7 Electrophoresis. µ proportional to Q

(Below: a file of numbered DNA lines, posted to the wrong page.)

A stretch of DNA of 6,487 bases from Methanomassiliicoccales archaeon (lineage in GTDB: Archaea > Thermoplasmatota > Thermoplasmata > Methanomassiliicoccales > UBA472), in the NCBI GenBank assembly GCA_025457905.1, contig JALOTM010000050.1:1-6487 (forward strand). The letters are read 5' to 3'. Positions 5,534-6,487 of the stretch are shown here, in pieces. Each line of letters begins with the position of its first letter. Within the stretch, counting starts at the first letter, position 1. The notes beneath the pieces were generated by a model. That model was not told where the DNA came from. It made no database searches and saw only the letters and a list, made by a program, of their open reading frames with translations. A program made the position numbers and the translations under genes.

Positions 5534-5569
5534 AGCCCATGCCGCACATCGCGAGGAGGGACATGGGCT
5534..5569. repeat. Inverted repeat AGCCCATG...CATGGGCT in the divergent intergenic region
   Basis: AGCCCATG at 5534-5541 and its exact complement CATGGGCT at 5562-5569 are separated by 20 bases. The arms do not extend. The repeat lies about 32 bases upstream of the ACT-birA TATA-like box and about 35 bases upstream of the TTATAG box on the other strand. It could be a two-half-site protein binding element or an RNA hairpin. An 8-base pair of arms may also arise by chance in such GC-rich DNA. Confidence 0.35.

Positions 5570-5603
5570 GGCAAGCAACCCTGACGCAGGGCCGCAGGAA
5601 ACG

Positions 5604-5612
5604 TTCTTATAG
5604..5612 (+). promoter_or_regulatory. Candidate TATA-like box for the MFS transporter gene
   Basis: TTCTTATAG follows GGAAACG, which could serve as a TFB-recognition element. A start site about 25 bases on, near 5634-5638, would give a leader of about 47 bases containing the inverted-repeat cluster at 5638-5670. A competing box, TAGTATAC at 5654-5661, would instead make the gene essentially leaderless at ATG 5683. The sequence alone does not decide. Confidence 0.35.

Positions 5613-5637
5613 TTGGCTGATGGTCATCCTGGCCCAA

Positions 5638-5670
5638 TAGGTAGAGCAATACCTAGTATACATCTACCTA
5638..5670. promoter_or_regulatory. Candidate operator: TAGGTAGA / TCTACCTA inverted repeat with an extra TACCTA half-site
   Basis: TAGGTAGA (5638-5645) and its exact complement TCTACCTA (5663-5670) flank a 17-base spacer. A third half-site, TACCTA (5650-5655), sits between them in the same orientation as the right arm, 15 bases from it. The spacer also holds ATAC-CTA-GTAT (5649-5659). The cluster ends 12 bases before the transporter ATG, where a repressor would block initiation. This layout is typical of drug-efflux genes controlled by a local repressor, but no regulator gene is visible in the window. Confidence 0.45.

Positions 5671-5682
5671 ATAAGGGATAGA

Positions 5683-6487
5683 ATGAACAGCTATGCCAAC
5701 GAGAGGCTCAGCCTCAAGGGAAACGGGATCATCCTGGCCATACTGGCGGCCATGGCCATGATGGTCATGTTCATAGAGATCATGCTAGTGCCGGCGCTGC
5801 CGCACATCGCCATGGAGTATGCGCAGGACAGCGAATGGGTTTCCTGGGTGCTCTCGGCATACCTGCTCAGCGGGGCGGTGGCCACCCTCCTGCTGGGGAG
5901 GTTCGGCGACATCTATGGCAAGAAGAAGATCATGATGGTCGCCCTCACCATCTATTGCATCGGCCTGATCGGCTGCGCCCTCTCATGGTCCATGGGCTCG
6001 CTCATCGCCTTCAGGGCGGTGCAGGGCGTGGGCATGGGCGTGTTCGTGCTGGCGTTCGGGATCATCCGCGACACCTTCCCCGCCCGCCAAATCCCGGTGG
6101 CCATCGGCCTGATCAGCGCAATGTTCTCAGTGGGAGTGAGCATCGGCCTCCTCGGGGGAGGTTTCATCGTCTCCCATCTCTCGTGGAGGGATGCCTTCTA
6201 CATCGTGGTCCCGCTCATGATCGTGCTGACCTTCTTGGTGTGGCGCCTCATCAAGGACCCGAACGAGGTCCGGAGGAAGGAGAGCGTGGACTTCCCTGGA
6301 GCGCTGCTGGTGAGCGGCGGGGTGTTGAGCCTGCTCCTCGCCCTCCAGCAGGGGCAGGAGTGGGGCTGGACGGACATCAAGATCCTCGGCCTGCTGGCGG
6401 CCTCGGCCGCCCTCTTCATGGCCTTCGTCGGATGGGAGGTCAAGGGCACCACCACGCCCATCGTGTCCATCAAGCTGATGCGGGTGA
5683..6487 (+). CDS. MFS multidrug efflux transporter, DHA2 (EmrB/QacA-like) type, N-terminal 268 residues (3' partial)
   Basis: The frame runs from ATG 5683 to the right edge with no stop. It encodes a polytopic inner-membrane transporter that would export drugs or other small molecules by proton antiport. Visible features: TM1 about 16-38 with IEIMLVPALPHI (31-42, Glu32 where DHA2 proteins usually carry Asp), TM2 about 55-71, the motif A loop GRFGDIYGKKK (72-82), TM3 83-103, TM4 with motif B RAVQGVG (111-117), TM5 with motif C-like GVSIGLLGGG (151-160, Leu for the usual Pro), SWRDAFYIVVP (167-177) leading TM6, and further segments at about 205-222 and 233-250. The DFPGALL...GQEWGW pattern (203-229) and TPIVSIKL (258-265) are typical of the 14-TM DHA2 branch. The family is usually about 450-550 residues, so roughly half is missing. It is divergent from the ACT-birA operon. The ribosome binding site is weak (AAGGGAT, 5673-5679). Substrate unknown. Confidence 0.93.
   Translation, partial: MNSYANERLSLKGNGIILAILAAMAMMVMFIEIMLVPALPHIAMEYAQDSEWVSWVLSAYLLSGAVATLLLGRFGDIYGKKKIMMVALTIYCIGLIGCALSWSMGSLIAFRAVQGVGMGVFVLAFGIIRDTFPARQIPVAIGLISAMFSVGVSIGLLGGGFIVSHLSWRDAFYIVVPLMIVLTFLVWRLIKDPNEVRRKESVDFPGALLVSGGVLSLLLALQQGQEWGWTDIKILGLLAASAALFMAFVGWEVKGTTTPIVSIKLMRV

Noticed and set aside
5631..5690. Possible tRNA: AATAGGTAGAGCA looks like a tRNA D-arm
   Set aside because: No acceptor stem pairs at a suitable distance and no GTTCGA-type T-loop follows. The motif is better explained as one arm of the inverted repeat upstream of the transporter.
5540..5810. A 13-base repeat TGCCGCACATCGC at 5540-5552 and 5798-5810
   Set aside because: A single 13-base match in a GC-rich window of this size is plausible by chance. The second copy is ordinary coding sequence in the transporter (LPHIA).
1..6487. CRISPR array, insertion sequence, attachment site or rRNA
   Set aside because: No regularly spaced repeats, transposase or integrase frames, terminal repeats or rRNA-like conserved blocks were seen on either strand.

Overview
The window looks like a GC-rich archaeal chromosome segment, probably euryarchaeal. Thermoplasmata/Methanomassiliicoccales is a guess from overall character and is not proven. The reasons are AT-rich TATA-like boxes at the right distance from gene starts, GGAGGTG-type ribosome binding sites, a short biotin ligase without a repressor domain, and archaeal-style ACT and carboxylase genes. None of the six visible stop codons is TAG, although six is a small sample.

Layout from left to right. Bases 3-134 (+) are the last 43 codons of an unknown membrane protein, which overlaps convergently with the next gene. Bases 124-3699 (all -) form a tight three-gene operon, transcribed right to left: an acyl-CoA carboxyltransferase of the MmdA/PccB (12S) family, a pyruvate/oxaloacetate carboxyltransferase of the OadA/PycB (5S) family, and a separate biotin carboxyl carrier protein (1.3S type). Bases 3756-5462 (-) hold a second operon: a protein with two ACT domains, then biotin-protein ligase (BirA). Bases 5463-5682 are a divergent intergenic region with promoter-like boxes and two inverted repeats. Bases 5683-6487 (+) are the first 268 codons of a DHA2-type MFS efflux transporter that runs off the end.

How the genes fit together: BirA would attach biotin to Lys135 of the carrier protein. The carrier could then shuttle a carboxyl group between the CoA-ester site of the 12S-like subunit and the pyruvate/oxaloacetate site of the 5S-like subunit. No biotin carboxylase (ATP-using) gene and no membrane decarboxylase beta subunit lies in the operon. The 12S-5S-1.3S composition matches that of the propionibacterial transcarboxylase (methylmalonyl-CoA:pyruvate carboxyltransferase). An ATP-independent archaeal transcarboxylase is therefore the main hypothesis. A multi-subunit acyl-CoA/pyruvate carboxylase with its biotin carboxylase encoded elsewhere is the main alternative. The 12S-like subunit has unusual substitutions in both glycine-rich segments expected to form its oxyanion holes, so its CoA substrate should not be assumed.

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1 7 Electrophoresis Objectives: A) To perform agarose gel electrophoresis of the proteins isolated in last week's experiment and B) to interpret the banding patterns produced by these proteins. Introduction: Electrophoresis is the migration of charged molecules in an electric field. It is an important analytical technique for the separation of biomolecules (proteins, amino acids, nucleic acids, lipids). The electrophoretic mobility of a charged particle is the extent of movement of that particle in an electric field. Electrophoretic mobility of small molecules is greater than that of large molecules with the same charge density. In a medium of constant viscosity and voltage, the mobility of a particle is directly proportional to its charge to size ratio: µ proportional to Q/r where- µ = electrophoretic mobility Q = net charge of the molecule r = radius (size) If the molecular size of the molecules in a sample is approximately the same, the electrophoretic mobility is directly proportional to the net charge: µ proportional to Q Usually, the ph of the gel is high enough (often above ph 8) so that nearly all proteins have net negative charges and move toward the anode when the current is switched on. Molecules of similar size and charge will migrate through the gel as a single band. In gel electrophoresis, a semi-solid gel (matrix) is used as the supporting medium. The two gels of choice for separating proteins or nucleic acids, namely agarose and polyacrylamide, are both cross-linked polymers. Thus, both gels are porous in composition. The advantage gained with this porosity is that pore size can be controlled to yield gel matrices with a wide variety of uniform pore sizes. An agarose gel is a semi-solid medium that represents a polysaccharide obtained from agar. It is composed of a linear polymer of D-galactose that